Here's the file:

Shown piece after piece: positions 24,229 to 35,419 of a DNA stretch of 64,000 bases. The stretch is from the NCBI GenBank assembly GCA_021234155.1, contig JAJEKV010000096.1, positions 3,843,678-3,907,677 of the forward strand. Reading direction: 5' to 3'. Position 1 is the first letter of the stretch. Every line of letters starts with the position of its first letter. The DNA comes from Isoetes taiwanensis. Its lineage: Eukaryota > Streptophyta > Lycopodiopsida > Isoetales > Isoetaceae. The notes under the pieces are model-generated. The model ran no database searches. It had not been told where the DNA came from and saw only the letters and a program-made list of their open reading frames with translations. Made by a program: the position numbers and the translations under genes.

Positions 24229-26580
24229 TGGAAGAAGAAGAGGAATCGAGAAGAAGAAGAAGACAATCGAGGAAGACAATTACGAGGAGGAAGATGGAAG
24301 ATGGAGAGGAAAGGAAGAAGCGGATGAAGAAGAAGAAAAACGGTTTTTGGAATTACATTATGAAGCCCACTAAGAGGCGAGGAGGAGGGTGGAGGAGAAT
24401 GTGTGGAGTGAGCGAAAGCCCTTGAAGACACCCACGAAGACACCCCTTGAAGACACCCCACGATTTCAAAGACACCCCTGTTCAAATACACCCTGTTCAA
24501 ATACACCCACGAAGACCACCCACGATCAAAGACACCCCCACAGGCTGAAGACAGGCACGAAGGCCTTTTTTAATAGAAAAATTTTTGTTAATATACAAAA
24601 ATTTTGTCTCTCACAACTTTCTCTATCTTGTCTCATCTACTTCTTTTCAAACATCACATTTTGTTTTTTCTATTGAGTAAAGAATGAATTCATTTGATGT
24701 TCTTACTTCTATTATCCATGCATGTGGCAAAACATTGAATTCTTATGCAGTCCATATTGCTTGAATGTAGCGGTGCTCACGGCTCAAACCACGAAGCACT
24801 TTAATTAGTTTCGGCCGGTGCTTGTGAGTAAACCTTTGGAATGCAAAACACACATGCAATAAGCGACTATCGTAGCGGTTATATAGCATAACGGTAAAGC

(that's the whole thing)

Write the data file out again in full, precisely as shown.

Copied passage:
Shown piece after piece: positions 24,229 to 35,419 of a DNA stretch of 64,000 bases. The stretch is from the NCBI GenBank assembly GCA_021234155.1, contig JAJEKV010000096.1, positions 3,843,678-3,907,677 of the forward strand. Reading direction: 5' to 3'. Position 1 is the first letter of the stretch. Every line of letters starts with the position of its first letter. The DNA comes from Isoetes taiwanensis. Its lineage: Eukaryota > Streptophyta > Lycopodiopsida > Isoetales > Isoetaceae. The notes under the pieces are model-generated. The model ran no database searches. It had not been told where the DNA came from and saw only the letters and a program-made list of their open reading frames with translations. Made by a program: the position numbers and the translations under genes.

Positions 24229-26580
24229 TGGAAGAAGAAGAGGAATCGAGAAGAAGAAGAAGACAATCGAGGAAGACAATTACGAGGAGGAAGATGGAAG
24301 ATGGAGAGGAAAGGAAGAAGCGGATGAAGAAGAAGAAAAACGGTTTTTGGAATTACATTATGAAGCCCACTAAGAGGCGAGGAGGAGGGTGGAGGAGAAT
24401 GTGTGGAGTGAGCGAAAGCCCTTGAAGACACCCACGAAGACACCCCTTGAAGACACCCCACGATTTCAAAGACACCCCTGTTCAAATACACCCTGTTCAA
24501 ATACACCCACGAAGACCACCCACGATCAAAGACACCCCCACAGGCTGAAGACAGGCACGAAGGCCTTTTTTAATAGAAAAATTTTTGTTAATATACAAAA
24601 ATTTTGTCTCTCACAACTTTCTCTATCTTGTCTCATCTACTTCTTTTCAAACATCACATTTTGTTTTTTCTATTGAGTAAAGAATGAATTCATTTGATGT
24701 TCTTACTTCTATTATCCATGCATGTGGCAAAACATTGAATTCTTATGCAGTCCATATTGCTTGAATGTAGCGGTGCTCACGGCTCAAACCACGAAGCACT
24801 TTAATTAGTTTCGGCCGGTGCTTGTGAGTAAACCTTTGGAATGCAAAACACACATGCAATAAGCGACTATCGTAGCGGTTATATAGCATAACGGTAAAGC